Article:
Parliamentary committees


parliamentary committees

Members of a parliamentary committee at work

The business of parliamentary law-making is not only conducted in the Cabinet or the two Houses of Parliament. Another important contributor to the law-making process are various committees that exist as an extension of the parliament. These committees, like the one shown in the picture, ease the workload of the main parliament by conducting research, investigation and scrutiny into existing legislation and proposed bills. These committees are made up of MPs from either or both Houses of Parliament. Each usually contains six to ten MPs, who can belong to any party, not just the government. One of these MPs is then elected as chairperson and they become responsible for running committee meetings and organising proceedings. As in the parliament itself, meetings of parliamentary committees are public hearings – they can be attended by the general public and the media. Their proceedings are also transcribed and recorded in Hansard.

There are several types of parliamentary committee, depending on their purpose and their composition:


Joint committees are committees whose members are drawn from both the House of Representatives and the Senate, or the equivalent State chambers. Despite their membership coming from both houses, all joint committees are administered by and report back to a specific House of Parliament. Joint committees can be standing or select committees (see below). The Commonwealth Parliament currently has 14 joint committees, 10 of which are administered by the House of Representatives and four by the Senate. These joint committees are investigating a wide range of issues, including public accounts, a constitutional amendment to recognise indigenous people, migration, treaties, electoral reform, law enforce and intelligence and security.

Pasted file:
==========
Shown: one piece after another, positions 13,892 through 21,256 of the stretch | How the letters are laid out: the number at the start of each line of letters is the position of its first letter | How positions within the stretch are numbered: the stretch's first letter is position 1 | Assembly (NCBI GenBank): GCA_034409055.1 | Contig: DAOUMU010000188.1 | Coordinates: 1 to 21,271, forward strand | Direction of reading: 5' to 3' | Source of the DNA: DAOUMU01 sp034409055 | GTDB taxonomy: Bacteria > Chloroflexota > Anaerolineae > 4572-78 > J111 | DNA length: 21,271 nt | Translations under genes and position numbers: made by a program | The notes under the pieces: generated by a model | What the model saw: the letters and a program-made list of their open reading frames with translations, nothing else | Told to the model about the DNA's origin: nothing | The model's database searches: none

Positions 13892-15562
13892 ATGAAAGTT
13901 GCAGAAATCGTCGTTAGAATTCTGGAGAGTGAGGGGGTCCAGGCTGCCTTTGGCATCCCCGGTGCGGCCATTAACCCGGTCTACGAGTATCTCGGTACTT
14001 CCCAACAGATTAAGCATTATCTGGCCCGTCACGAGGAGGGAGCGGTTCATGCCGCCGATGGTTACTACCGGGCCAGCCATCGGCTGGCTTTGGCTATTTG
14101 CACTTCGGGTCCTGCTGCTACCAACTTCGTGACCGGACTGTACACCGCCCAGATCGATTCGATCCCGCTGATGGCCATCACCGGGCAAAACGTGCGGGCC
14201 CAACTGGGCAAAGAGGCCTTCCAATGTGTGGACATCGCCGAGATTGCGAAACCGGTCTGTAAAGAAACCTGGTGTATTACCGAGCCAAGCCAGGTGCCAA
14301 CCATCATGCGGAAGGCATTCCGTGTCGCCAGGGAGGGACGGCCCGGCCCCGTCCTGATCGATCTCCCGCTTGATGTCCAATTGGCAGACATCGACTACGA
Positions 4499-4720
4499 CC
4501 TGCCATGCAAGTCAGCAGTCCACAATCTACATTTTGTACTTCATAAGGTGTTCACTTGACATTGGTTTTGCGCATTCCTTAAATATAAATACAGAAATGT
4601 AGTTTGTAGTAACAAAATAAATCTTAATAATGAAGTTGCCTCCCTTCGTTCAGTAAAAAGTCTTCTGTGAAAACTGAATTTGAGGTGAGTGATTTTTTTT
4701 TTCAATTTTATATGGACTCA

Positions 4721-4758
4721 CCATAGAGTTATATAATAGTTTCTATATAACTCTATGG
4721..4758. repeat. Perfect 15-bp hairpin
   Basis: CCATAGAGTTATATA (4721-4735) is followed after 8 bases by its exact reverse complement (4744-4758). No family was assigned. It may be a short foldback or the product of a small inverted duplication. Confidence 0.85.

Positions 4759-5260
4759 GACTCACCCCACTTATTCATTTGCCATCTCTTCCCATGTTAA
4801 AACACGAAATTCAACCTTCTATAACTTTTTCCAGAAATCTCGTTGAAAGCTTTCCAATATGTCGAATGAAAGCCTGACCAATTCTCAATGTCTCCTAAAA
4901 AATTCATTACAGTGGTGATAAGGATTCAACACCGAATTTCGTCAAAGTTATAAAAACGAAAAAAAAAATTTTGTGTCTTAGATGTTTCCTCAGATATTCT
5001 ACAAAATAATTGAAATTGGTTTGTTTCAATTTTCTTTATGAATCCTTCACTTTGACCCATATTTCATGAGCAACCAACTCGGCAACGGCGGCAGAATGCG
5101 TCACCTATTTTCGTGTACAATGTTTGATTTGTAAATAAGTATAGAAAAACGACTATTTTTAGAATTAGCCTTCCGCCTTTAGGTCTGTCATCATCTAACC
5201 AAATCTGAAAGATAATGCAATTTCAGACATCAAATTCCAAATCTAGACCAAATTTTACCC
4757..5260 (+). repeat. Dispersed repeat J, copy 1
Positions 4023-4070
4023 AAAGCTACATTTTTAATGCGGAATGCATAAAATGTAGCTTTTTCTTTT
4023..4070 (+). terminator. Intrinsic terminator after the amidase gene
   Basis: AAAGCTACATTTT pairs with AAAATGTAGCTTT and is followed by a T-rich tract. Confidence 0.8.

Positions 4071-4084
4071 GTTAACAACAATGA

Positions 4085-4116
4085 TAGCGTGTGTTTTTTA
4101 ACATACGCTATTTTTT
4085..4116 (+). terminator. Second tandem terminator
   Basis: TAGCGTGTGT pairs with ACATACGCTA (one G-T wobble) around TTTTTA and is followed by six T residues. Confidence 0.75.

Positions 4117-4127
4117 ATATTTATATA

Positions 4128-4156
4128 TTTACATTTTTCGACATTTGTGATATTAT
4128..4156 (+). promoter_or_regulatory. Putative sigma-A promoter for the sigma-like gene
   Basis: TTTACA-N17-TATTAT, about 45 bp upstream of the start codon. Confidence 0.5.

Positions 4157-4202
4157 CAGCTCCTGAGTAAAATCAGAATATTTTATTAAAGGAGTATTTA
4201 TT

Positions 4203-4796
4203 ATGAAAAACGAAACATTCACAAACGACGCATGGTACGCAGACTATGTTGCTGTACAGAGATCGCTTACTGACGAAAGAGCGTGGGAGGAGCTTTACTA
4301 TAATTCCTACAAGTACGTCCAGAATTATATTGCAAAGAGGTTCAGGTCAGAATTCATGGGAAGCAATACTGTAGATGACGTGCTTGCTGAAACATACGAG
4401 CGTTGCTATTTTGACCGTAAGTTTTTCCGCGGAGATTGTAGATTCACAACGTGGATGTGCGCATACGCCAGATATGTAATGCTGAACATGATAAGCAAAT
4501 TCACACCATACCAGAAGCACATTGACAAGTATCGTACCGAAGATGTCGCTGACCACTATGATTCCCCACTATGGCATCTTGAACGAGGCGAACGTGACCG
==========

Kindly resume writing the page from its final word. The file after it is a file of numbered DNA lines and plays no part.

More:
Standing committees exist for the duration of the parliament (that is, the elected government) and are established to oversee and investigate specific issues or areas. Many standing committees are perpetual and align closely with the various ministerial portfolios, such as the House Standing Committee on Education and Training. Other committees deal with internal or procedural issues, such as the Senate Standing Committee on Legal and Constitutional Affairs. Both these committees have existed since the mid-1980s.

Select committees are formed only to investigate and advise the parliament on a particular issue. Once the committee has tabled its findings or report, then it is disbanded. In March 2009 the Senate formed a Select Committee on Climate Policy to examine legislative responses to climate change. This committee tabled its report in mid-June 2009 and was then dissolved.

Estimates committees meet regularly to examine and scrutinise expenditure. These committees are not so much concerned with changing or improving laws, but more in ensuring that government is accountable with its budgeting and its use of public money.

The parliament can refer any bill to a committee for scrutiny and further investigation. This may be to obtain more information about the costings, the legal implications or the social ramifications of the bill. In doing so a committee can obtain legal advice, seek expert opinion, consult witnesses and receive public submissions. Committees are therefore an important source of information about how a bill might function if it was to become law.



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